Bernie Madoff soaks up all the attention, but there are other pension managers out there squandering their clients’ money — and getting away with it.
Want to know why President Obama isn’t excoriating these other greedy, irresponsible pension overseers?
Because they’re his chums at the SEIU and ACORN (see also Chapters 7 and 8 of Culture of Corruption).
The WSJ shines light on union pension scandals no one’s talking about:
We’ve all read about underfunded corporate pensions, but here’s an unreported story: Union pensions are even more in the red, and it’s one reason union chiefs are so eager to rig organizing rules to gain more dues-paying members.
Only last week, the country’s largest union local re-opened the contract for its 145,000 members two years early and gave up raises and reduced retirement benefits for future hires. The SEIU’s United Healthcare Workers East struck this unusual deal so employers could instead plug a gaping pension hole.
In April, the SEIU National Industry Pension Fund—which covers some 101,000 rank-and-file members—announced that its pension has been put into what the feds call “critical status,” or “red zone.” In other words, it lacks the cash to pay promised benefits and may have to cut them. As of 2007, the last year for which it reported results to the government, the fund had 74.4% of the assets needed to pay its benefits.
Rank-and-file members are taking big hits. The brass? Not so much:
For example, Unite HERE’s National Retirement Fund stood at 115% in 1998 and dropped to 83.4% by 2007, well before the crash. The SEIU fund that was put into a “red zone” in April was at 103.4% as recently as 1998. On average, the asset to liability ration at so-called multi-employer plans, which union funds make up the bulk of, stood at 66% in 2006, according to the Pension Benefit Guaranty Corporation. By contrast, single employer plans, basically most company-provided pensions, were funded at 96%.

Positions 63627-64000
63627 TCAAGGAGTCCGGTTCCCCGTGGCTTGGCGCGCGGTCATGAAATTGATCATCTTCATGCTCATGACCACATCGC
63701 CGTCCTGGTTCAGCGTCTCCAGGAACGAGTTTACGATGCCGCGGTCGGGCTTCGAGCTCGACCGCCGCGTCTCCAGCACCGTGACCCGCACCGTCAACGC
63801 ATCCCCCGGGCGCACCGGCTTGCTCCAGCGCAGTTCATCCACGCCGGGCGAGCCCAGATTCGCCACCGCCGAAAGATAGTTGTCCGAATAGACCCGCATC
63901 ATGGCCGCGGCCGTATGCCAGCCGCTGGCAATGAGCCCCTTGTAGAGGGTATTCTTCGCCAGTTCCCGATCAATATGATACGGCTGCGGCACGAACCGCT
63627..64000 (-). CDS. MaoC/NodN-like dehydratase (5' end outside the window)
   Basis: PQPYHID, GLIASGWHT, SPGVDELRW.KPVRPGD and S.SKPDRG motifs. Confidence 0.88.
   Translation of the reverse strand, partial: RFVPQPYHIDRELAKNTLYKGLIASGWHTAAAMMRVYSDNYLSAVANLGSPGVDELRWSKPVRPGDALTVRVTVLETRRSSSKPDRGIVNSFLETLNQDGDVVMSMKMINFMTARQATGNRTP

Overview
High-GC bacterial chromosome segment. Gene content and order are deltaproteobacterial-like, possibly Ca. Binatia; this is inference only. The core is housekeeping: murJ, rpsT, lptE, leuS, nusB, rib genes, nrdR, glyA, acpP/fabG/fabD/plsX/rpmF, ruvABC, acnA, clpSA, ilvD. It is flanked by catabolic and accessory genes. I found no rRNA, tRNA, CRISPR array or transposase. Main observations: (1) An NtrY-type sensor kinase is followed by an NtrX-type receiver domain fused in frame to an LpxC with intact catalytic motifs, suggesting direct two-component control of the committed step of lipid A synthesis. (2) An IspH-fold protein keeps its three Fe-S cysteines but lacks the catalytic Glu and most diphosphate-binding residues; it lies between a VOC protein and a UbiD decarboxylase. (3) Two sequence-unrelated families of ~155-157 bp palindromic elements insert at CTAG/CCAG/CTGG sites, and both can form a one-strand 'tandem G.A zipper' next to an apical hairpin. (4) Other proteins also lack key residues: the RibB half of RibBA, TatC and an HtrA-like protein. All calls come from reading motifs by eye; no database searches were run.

Poor management probably deserves a lot of the blame for the union decline, but the exact causes are a mystery. An even bigger mystery is that the unions do a far better job with funds created for their officers and employees than for mere workers. The SEIU Affiliates, Officers and Employees Pension Plan—which covers the staff and bosses at its locals—was funded as of 2007 at 102.2%. The plan for the folks at SEIU international headquarters was funded at 84.8%.
Union officer benefits are also far more generous than anything dues-paying workers enjoy.
There’s no mystery about pension and health fund mismanagement at ACORN. It was plundered to cover for corrupt leaders. The House GOP report released last week lays it out:
ACORN violated its fiduciary responsibilities under the Employee Retirement Income Security Act of 1974 (“ERISA”), which protects the benefit rights of employees. Stephanie Strom, in an October 22, 2008 report in the New York Times, stated ACORN Fund, a health care benefits fund, “had advanced ‘a large amount of money’” to ACORN and “it appeared that the money was used to cover ‘the cash shortfall caused by the embezzlement.’”
The June 19, 2008 HCSE Memo identified ACORN’s current pension fund as “Council Beneficial Association, or CBA” and its health plan as “Council Health Plan, or CHP.”131 The memo stated:
Two other revelations need to be further investigated. These pertain to ACORN Beneficial Association, or ABA, a discretionary plan in place before the creation of CBA that was intended not to be a true pension fund covered by the ERISA law, and to ACORN Fund, a similar discretionary health care fund that was in place before the creation [of] CHP. A large part of the embezzled funds ($215,000) were charged through ACORN’s AmEx account to ABA. When the theft was discovered, this meant that Dale owed ACORN this amount, and ACORN in turn owed ABA for the overpayment. [We are] told that ABA decided to write this debt off as a gift to ACORN (though the debt from Dale naturally was not forgiven). Although it is the organizations’ legal position that this fund was not covered by ERISA and therefore not subject to its rules that would prohibit this sort of gift, it is nonetheless the case that a number of organizations, possibly including unions and charities, paid funds into ABA for entirely different purposes. They did not make those contributions in order to make a gift to ACORN. [We] have not gotten information about who authorized this decision, but those questions need to be asked. Either the board was involved in the decision and can explain the rationale, or they were not, and there are serious questions to ask as to who authorized this expenditure.
Congress has a role in asking those questions too, because of the millions in taxpayer subsidies that flow into the coffers of ACORN and its affiliates.
And where’s the White House? So quick to bash Wall Street greed, the garrulous President Obama has nothing to say about the SEIU and ACORN pension fund scandals.
His silence speaks volumes.